Posted April 2011
“There’s none so blind as those who don’t want to see.”
So no one saw it coming – the
big financial meltdown of 2008, when America suffered a
devastating economic collapse, when once valuable securities
lost most or all of their value, debt markets froze, stock
markets plunged, and big financial firms went under; when
millions of Americans lost their jobs, millions of families lost
their homes and good businesses shut down.
Worse still, no one involved
in creating the world’s greatest Ponzi scheme seemed to know
what they were doing: not the poor homeowners, who got mortgages
on basically no income; not the financial institutions, which
created doubtful mortgage bonds on these subprime loans; not the
ratings agencies, which were persuaded to rate these crappy
bonds triple-A; and not the institutional investors, who thought
these triple-A bonds were a safe long-term investment.
Could it really be true that
no one had a clue? That fat-cat bankers, notorious for their
inflated bonuses, big egos, crass manners, and foul language did
not understand risk? And lacked plain common-sense?
Did they fall for their own
spin, which termed subprime mortgage bonds, along with bonds
backed by credit card loans, car loans and other whacky
collateral, “asset-backed” securities?
Or didn’t they care to know
what was in those arcane, artificial securities based on piles
of doubtful mortgages because the machine (pay as little for
home loans and charge as much as possible for mortgage bonds)
made them rich?
On 13 April 2011 the U.S.
Senate Permanent Subcommittee on Investigations into the origins
of the 2008 financial crisis published its report which has been
two years in the making.
The 650-page-tome provides the
clearest picture yet of what took place inside the walls of some
of the financial institutions and regulatory agencies that
contributed to the crisis.
“The investigation found that
the crisis was not a natural disaster, but the result of high
risk, complex financial products; undisclosed conflicts of
interest; and the failure of regulators, the credit rating
agencies, and the market itself to rein in the excesses of Wall
Street.” These are the report’s words, not mine.
The report makes depressing reading. Especially
as concerns the role of banks.
Rather than acting on their
clients’ behalf, “most major U.S. financial institutions began
devoting increasing resources to so-called “proprietary
trading,” in which the firm’s personnel used the firm’s capital
to gain investment returns for the firm itself,” the report
Traditionally, U.S. banks,
broker dealers, and investment banks had offered investment
advice and services to their clients, and did well when their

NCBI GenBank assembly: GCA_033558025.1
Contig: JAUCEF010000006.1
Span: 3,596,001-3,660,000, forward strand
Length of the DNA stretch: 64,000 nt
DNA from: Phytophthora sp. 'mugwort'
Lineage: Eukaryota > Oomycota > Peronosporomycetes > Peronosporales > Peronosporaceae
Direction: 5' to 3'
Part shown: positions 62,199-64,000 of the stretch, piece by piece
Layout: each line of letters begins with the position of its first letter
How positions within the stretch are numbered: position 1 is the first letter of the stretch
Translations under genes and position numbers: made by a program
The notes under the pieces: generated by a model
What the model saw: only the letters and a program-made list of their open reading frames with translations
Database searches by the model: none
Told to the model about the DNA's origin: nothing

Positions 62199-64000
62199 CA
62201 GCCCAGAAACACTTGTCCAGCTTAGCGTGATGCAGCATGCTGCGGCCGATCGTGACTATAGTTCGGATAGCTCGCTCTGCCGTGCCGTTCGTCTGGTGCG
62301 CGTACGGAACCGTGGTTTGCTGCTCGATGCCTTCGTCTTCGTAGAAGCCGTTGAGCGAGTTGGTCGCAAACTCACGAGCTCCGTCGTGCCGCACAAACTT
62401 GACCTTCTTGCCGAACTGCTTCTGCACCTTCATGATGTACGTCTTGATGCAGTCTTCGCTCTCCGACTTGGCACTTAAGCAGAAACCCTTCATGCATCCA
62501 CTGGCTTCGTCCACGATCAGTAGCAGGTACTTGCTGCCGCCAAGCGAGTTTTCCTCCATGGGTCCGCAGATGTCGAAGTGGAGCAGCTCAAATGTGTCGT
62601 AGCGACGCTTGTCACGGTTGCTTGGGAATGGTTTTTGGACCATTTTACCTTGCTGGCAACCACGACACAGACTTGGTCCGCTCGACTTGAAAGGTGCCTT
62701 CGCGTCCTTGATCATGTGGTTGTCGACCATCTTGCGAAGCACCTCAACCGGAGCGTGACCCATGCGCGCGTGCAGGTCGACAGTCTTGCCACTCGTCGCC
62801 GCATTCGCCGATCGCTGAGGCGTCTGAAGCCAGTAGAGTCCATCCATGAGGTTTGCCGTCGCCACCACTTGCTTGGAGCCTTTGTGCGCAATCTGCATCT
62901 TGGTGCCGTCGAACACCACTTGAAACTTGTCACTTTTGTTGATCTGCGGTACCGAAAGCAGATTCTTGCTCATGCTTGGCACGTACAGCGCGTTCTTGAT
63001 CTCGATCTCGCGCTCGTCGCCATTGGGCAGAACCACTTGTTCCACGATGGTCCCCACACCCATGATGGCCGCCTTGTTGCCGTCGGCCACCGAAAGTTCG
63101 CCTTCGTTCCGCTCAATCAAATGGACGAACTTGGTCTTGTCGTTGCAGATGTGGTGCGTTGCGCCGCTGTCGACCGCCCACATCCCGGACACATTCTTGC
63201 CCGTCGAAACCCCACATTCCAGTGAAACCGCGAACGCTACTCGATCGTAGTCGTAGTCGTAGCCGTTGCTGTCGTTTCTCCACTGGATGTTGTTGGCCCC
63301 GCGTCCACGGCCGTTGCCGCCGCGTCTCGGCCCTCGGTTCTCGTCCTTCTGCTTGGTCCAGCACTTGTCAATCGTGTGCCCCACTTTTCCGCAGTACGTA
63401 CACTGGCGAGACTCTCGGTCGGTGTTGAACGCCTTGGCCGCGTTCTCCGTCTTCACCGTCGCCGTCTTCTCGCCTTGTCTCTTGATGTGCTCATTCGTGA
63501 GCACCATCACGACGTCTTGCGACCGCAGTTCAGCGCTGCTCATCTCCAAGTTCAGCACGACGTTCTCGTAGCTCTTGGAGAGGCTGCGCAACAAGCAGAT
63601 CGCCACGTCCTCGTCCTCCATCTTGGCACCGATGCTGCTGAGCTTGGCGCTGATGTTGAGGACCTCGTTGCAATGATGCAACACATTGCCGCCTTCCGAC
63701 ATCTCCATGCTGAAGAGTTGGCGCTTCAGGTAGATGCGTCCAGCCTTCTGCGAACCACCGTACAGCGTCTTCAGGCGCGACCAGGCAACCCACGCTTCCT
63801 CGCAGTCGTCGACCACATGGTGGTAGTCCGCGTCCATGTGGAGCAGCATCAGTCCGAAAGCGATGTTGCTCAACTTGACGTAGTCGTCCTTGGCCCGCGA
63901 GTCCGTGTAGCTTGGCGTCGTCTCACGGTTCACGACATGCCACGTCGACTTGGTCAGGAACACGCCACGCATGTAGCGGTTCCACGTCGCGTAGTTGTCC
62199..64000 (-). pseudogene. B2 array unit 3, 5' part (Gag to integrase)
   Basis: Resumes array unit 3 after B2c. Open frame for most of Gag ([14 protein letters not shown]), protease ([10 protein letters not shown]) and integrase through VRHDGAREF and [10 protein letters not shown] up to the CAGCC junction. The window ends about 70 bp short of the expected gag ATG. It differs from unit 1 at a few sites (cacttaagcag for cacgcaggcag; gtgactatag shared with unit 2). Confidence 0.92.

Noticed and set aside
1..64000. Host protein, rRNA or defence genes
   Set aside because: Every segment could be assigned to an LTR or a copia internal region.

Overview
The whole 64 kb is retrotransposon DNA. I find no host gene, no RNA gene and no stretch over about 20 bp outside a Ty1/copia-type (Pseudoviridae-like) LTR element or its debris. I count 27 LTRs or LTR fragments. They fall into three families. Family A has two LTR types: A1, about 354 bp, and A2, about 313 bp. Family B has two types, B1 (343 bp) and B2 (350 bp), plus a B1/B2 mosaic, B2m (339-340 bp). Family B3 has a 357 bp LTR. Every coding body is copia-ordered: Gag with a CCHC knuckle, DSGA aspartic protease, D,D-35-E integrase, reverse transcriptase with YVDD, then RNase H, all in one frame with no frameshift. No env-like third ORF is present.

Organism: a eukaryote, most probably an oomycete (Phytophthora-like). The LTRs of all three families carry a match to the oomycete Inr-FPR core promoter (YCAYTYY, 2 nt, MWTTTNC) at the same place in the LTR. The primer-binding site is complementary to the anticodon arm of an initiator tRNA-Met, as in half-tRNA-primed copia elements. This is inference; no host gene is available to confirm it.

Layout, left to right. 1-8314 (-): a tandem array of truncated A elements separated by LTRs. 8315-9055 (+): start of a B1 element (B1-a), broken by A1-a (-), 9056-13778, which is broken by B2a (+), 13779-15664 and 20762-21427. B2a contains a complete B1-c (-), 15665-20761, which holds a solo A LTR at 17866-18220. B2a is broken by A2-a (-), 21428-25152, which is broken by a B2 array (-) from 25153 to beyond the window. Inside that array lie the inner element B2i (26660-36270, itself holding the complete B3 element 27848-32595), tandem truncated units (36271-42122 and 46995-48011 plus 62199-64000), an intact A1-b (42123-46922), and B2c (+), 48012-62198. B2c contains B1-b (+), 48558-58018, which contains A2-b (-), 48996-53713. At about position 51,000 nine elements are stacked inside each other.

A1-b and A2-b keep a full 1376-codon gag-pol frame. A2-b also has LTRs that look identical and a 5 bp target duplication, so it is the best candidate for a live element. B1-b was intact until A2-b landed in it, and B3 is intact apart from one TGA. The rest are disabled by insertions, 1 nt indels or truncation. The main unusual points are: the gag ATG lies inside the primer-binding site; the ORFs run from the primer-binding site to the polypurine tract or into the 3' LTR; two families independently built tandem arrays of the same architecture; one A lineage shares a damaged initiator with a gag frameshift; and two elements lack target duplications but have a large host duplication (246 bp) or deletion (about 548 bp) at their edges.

clients did well.
“Over the last ten years,
however, some firms began referring to their clients, not as
customers, but as counterparties. In addition, some firms at
times developed and used financial products in transactions in
which the firm did well only when its clients, or
counterparties, lost money,” the report flatly states.
Read that last sentence again:
the banks made a fortune only when their clients lost money.
Did the banks and everybody else in this scam
really think this could go on and on? That they were all too big
Perhaps, in a more sinister
scenario they knew that when the whole edifice would come
crashing down, governments (aka taxpayers like you and I) would
bail the banks out to prevent a collapse of the world’s economy.
Which is what happened.
It may be small consolation to
people who lost money and jobs because of the crisis that the
Senate investigators will refer their evidence about Wall Street
institutions including Goldman Sachs and Deutsche Bank to the
U.S. Justice Department for possible criminal investigations,
officials said on 13 April 2011.
Will anything come of it? Oh,
sure, some could be fined and get their knuckles rapped. But
ultimately, little else. Cynics say that it can happen again.
Because if you want to know
who should be blamed, just look into the mirror. People from all
walks fell into the trap of easy money. They took out second and
third mortgages, they had multiple credit cards and they shopped
around for risky investments which promised huge pay-backs. Who,
for a second, stopped to ponder: “Shish, this could be damn
People like to live beyond
their means. And, by the way, so do governments because they say
there is “no alternative”.
The U.S. Senate report,
entitled “Wall Street and the Financial Crisis: Anatomy of a
Financial Collapse” can be downloaded at
Alternatively you could read
Michael Lewis’ “The Big Short: Inside the Doomsday Machine”
(2010), available from amazon.com
· may10 · march10
february 09 ·